Clear Cell Renal Cell Carcinoma (CCRCC)

What is clear cell Renal Cell Carcinoma? Clear cell renal cell carcinoma (CCRCC), also known as conventional renal cell carcinoma (RCC), accounts for 80% of renal cell carcinomas (RCC). The other two classifications of RCC include papillary RCC, and chromophobe RCC. CCRCC occurs more commonly in adults after the age of 40, peaking between the ages of 60-80, but also do makeup 2-6% of childhood and young adult renal cancer.

Renal cell carcinomas are tumors of the renal cortex and renal tubular epithelial cells. The term CCRCC is derived from its microscopic appearance, as the cytoplasm often appears clear because of the accumulation of glycogen and lipids. Clear cell RCCs are typically solitary tumors, unless associated with familial syndromes that present with multiple tumors.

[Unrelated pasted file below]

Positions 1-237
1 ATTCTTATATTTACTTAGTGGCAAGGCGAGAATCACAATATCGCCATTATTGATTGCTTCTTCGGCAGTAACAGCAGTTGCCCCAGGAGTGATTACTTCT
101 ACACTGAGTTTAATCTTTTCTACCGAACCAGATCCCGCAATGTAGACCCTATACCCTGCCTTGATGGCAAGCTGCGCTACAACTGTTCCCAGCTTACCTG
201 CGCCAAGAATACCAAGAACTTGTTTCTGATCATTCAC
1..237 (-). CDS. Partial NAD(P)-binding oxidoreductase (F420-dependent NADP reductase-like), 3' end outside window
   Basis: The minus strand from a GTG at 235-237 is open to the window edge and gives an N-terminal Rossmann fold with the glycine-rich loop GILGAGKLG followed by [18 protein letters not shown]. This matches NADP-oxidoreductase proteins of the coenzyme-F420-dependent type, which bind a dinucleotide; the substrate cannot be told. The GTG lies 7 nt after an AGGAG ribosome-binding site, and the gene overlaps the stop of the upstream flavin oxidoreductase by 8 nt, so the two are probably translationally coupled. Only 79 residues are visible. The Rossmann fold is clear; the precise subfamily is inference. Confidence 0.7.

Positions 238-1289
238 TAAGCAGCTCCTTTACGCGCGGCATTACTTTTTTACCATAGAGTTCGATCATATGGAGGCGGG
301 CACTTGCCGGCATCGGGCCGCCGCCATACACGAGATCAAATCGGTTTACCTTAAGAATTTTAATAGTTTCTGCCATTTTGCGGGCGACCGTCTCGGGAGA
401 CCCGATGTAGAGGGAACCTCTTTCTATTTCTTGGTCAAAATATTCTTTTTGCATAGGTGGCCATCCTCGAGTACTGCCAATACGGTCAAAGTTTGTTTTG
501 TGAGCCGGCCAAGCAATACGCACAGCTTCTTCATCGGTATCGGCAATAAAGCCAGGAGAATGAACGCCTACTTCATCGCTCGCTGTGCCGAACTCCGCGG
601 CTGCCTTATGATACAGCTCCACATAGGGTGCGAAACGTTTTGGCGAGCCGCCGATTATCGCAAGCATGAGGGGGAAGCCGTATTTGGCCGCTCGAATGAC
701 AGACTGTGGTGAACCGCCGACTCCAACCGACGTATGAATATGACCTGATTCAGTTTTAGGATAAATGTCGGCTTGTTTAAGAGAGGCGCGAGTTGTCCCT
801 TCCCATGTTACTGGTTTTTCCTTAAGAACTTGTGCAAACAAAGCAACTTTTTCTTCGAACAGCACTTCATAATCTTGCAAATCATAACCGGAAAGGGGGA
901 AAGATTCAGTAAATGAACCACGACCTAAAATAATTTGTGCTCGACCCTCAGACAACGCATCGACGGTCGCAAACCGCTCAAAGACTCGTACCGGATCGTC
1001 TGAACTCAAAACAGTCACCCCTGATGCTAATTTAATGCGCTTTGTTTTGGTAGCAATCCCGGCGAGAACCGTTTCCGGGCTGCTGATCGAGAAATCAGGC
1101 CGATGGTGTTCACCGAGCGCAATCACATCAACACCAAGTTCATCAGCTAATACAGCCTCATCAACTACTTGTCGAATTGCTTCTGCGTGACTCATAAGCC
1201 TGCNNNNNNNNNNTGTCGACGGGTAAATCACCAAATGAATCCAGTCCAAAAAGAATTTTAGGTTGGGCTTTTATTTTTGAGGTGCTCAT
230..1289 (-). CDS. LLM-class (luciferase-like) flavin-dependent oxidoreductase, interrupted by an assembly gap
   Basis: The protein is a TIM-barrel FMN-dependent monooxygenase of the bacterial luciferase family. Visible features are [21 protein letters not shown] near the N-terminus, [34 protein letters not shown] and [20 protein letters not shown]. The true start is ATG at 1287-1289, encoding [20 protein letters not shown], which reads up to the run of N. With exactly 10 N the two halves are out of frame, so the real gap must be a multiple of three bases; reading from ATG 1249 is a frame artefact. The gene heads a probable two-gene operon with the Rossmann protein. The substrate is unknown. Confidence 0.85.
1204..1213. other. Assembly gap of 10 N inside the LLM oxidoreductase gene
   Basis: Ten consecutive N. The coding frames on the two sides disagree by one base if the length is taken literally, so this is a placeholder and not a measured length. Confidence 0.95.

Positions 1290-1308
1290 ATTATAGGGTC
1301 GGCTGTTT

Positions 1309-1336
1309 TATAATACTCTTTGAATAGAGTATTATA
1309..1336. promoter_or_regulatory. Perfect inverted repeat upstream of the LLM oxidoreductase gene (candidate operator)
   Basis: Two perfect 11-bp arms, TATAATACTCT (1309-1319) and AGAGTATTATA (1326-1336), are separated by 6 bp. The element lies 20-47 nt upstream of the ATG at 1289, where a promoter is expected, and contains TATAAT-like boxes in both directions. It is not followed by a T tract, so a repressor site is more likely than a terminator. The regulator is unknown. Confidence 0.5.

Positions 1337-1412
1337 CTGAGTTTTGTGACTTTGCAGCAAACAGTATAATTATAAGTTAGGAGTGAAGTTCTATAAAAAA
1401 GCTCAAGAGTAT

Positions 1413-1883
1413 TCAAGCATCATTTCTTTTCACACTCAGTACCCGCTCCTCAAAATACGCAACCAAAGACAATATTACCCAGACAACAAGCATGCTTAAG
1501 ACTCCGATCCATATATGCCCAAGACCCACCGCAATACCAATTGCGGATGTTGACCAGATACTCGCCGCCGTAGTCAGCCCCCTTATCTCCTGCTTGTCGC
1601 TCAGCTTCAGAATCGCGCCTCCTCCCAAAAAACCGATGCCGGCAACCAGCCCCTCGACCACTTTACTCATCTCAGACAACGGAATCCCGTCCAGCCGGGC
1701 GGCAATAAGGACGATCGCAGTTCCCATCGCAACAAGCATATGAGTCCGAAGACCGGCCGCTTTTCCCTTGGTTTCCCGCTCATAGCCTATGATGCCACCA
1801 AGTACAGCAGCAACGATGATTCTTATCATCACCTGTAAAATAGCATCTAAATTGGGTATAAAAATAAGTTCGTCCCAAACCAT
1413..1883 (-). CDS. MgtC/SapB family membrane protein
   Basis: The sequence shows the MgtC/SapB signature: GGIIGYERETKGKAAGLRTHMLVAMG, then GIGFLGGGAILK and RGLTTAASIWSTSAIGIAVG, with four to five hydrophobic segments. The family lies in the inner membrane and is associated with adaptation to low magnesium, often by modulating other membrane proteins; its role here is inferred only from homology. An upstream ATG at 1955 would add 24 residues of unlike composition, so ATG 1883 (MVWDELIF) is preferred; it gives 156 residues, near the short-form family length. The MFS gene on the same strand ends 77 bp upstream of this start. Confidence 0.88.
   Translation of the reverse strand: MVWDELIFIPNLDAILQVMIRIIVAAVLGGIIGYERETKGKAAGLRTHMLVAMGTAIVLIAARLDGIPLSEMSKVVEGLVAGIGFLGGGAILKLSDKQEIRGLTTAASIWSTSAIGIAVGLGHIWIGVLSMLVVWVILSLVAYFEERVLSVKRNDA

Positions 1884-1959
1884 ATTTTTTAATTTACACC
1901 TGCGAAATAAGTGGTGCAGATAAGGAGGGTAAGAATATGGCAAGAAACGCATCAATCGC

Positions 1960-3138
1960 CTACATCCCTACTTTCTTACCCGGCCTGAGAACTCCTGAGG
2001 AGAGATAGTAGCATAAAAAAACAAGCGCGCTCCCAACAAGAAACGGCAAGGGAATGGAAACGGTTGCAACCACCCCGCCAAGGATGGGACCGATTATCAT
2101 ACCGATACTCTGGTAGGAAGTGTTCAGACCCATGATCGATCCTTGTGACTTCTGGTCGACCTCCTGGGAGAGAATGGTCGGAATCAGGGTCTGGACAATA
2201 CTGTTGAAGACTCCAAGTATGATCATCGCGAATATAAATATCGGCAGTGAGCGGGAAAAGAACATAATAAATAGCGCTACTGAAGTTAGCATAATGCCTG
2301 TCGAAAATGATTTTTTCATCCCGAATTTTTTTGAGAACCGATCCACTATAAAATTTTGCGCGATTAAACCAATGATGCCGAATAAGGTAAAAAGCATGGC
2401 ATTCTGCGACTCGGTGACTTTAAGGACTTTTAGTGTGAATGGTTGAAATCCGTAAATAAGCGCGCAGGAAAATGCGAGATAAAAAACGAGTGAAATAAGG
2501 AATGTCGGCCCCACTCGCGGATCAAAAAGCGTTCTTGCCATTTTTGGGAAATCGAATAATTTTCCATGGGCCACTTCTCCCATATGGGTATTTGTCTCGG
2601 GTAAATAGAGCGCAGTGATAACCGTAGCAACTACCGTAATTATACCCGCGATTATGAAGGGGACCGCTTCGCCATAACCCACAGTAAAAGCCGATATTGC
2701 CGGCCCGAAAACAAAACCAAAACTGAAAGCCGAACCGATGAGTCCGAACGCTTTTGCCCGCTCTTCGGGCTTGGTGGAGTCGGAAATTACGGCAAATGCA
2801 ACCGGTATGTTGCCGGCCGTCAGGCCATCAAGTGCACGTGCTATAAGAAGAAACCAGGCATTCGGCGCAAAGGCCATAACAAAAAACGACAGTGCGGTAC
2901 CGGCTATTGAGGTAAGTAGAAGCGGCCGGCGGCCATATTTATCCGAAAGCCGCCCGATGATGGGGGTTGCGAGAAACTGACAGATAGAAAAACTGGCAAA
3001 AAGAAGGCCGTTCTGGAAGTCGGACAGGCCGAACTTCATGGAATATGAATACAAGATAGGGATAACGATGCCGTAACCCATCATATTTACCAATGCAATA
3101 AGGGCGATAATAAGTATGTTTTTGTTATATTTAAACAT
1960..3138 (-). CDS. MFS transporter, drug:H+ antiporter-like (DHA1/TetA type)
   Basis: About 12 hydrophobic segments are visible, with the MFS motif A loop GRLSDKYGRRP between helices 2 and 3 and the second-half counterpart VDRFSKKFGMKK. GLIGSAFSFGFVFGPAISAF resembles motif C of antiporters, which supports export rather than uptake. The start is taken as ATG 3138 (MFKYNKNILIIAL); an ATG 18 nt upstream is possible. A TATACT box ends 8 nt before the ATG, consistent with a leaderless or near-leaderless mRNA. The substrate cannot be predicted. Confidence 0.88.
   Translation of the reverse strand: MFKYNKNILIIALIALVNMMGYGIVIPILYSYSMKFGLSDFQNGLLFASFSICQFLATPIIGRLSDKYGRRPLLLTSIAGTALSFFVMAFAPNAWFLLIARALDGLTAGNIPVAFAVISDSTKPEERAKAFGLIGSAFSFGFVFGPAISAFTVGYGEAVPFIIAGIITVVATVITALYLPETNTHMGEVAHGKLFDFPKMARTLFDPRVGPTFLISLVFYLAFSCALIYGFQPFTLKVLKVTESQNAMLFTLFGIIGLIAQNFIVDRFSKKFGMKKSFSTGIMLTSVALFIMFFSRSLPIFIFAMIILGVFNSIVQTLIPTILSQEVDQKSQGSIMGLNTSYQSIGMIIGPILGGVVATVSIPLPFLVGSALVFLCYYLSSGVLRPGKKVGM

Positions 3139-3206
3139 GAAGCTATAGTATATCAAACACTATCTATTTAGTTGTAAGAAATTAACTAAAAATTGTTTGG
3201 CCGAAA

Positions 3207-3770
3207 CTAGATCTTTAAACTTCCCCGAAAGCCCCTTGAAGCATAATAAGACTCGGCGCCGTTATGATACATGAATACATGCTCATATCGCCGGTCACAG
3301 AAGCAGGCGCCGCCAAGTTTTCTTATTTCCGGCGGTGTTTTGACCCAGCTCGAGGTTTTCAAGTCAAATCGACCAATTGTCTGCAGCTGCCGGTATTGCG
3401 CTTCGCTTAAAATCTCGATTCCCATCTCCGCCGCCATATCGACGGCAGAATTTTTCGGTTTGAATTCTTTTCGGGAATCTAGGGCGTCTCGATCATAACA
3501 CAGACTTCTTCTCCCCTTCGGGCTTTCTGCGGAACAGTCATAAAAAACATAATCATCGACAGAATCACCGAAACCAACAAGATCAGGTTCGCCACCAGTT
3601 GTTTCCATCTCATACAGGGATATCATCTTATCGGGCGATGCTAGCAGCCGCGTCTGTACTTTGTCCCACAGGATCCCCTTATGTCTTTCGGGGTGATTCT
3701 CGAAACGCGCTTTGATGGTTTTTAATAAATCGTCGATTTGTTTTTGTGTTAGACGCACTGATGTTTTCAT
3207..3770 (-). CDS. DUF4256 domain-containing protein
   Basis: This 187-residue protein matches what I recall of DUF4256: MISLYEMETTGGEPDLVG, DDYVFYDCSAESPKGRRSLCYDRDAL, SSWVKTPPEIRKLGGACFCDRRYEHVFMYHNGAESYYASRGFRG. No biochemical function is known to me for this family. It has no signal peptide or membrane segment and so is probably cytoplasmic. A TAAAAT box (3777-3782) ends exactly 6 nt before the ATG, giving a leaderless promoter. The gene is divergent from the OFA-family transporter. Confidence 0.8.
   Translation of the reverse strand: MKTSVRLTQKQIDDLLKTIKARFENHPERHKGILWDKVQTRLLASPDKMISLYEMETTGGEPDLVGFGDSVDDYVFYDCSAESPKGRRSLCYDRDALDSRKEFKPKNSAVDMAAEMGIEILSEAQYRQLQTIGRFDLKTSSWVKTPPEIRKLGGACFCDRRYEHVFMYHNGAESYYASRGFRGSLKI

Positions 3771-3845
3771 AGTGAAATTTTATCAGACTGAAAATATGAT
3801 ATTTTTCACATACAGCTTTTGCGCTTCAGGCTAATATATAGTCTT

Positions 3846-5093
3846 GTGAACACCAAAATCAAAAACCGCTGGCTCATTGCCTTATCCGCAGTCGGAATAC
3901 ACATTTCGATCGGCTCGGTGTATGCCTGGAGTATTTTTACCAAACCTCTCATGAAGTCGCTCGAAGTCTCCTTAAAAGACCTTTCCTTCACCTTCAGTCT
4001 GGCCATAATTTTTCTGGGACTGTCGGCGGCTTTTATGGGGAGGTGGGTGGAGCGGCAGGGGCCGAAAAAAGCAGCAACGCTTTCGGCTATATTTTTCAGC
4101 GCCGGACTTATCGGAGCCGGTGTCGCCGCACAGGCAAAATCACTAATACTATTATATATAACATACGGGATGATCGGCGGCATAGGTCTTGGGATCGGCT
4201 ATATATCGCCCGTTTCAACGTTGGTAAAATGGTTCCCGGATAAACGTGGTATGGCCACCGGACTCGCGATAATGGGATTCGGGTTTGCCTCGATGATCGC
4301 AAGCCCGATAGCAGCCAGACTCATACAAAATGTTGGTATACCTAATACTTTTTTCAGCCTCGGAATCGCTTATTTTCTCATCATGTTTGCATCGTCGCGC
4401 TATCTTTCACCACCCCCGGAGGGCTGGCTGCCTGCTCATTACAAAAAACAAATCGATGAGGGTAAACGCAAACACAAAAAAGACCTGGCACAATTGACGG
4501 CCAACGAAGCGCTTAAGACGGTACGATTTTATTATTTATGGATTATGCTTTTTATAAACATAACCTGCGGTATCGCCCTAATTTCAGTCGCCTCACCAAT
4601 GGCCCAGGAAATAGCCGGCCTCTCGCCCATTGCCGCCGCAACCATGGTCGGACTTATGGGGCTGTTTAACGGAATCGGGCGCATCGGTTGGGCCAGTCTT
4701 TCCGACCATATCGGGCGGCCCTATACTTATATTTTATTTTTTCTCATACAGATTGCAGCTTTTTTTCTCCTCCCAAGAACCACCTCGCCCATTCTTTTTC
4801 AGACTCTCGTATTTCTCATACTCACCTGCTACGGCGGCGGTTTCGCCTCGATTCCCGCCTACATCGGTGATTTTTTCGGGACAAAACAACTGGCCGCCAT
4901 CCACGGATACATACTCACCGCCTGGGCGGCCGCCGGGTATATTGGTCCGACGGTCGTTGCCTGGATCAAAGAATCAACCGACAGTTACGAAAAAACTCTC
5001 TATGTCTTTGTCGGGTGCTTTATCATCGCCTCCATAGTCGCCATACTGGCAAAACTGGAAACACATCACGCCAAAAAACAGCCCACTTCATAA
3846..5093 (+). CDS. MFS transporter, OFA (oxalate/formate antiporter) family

What causes clear cell RCC?

The etiology of CCRCC is most often associated with genetic causes, but may also be associated with some external factors.

Genetic causes of  CCRCC include abnormalities in:

  • Von Hippel-Lindau (VHL) gene and is high risk in those diagnosed with VHL syndrome. Over 90% of cases with CCRCC have a deletion in 3p.
  • Protein polybromo-1 (PBRM-1) gene, which is a tumor suppressor gene.

Risk factors in acquired CCRCC include:

  • Long-term dialysis
  • Smoking
  • Obesity 
  • Diabetes
  • Hypertension
  • Long-term analgesic use

Signs and Symptoms of CCRCC

Most clear cell RCC are incidental findings on imaging for other indications and are asymptomatic. Some may have symptoms, including:

  • Hematuria
  • Pain
  • Weight Loss
  • Fatigue
  • Fever 
  • Palpable lump

Source: Clear Cell Renal Cell Carcinoma. (2020, March 17). National Cancer Institute. Retrieved July 1, 2022, from,called%20conventional%20renal%20cell%20carcinoma